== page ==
For the reasons above, I want you to know that I’m willing to let Chat27 go.

I want to simplify my life, and often the only time I get any feedback regarding Chat27 is when something’s wrong, or when someone insists on adding another adult chat room, or when, just the other day, I got an email accusing me of racism because Chat27 didn’t have a diverse enough selection of chat rooms to that person’s liking. Chat27 is becoming a not-nearly-as-fulfilling complication. This isn’t fun any more. Hobbies should be.

Maybe someone will demolish the site to start from scratch. Maybe someone will want to take it further down the road it’s obviously heading. Or maybe, just maybe, it could be someone that’s still a bit of an idealist, a dreamer, a romantic… Maybe it will be someone that will take IRC and Chat27 to new heights. A revival. A revolution. A renaissance.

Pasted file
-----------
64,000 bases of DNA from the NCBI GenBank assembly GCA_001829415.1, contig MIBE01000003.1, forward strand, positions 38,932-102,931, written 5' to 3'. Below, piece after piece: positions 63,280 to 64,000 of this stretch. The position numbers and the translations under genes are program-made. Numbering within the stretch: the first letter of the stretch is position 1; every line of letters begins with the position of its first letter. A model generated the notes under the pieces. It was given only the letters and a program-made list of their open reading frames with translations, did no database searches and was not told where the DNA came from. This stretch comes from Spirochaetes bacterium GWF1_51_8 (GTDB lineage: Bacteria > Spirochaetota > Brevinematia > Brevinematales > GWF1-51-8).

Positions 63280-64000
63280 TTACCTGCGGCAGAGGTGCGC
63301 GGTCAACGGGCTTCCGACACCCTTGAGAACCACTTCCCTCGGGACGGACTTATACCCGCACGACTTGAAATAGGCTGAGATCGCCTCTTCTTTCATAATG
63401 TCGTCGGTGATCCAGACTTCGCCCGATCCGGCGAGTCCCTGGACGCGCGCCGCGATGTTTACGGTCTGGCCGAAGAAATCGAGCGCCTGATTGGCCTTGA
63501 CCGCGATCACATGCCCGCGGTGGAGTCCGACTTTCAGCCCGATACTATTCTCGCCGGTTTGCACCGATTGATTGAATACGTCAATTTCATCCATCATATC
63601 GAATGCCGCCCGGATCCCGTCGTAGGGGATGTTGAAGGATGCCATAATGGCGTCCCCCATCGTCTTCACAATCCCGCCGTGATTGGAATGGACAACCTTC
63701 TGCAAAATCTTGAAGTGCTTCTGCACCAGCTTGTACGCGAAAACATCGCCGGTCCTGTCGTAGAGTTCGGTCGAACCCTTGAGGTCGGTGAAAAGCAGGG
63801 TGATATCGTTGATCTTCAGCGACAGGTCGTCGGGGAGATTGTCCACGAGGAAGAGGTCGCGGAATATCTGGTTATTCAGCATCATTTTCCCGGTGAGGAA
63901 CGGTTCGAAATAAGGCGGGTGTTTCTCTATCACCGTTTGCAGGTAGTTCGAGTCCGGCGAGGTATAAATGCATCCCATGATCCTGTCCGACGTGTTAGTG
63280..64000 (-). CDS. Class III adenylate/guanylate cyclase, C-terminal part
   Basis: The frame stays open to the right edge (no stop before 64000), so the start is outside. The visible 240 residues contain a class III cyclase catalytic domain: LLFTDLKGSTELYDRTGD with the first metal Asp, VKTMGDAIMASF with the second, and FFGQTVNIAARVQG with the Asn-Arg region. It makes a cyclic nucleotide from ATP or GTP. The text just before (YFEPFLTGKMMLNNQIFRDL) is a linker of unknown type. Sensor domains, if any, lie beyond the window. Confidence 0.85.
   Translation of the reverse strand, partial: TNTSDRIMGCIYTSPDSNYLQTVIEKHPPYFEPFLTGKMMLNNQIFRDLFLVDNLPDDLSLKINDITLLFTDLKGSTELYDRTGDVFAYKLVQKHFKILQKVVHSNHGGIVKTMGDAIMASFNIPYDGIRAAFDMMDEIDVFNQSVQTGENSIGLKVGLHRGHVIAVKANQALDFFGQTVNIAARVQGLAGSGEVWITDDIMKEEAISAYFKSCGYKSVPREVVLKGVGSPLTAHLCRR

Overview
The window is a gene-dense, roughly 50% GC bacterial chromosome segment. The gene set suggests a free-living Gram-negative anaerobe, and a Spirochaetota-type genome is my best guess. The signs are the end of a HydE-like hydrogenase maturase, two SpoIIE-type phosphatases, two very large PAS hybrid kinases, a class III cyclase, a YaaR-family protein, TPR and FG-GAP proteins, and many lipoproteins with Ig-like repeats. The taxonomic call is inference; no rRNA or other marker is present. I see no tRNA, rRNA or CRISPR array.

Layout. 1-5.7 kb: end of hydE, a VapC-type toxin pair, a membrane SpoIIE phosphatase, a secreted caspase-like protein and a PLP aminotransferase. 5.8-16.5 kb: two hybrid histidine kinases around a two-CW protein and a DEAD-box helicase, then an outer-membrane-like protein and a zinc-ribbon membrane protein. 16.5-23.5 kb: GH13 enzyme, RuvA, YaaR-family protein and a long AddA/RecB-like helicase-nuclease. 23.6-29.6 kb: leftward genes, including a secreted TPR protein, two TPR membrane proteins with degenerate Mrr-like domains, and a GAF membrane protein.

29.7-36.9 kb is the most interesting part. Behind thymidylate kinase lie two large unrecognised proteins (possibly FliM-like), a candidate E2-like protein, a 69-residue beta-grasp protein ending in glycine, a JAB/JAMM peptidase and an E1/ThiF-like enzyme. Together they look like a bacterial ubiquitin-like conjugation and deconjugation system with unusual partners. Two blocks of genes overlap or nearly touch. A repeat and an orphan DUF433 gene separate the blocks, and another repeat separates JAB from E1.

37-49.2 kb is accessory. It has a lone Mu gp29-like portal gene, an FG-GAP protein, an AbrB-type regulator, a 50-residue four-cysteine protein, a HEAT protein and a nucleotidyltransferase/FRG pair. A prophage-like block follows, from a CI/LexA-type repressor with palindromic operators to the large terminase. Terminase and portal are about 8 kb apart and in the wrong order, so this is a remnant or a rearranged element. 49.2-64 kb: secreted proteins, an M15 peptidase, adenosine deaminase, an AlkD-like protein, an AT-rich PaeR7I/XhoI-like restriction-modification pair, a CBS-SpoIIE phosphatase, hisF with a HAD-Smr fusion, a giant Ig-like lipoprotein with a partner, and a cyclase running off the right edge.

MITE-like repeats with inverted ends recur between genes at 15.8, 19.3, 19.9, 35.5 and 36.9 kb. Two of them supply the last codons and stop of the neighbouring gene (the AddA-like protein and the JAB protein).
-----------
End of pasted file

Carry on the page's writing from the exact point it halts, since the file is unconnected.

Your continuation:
Regarding remuneration: Chat27 is not about the money, but I’ve put 11 years of my life and heart into it. I want something to show for it. The conditions for sale (or trade) will be the same as the conditions for chat room additions: Make a compelling argument.

I want a clean break, so someone with the knowledge and resources to take over the technical aspects will be a must.

Email me on jc@chat27.co.za if you’re interested, or leave a comment below if you have an opinion on anything I’ve said in this post.

[UPDATE: 21.03.2017]

The response I’ve received to this post via email, social media and comments, although not overwhelming, has been positive enough to make me realise that Chat27 still has a role to play in the chat/IRC community. I want to sincerely thank everyone that took the time to write a supportive message, a kind word, and – can you believe it – even a story of true love found through Chat27!! It gave enough motivation to sustain me for some time to come!

 ** It ended up taking me almost 3 months.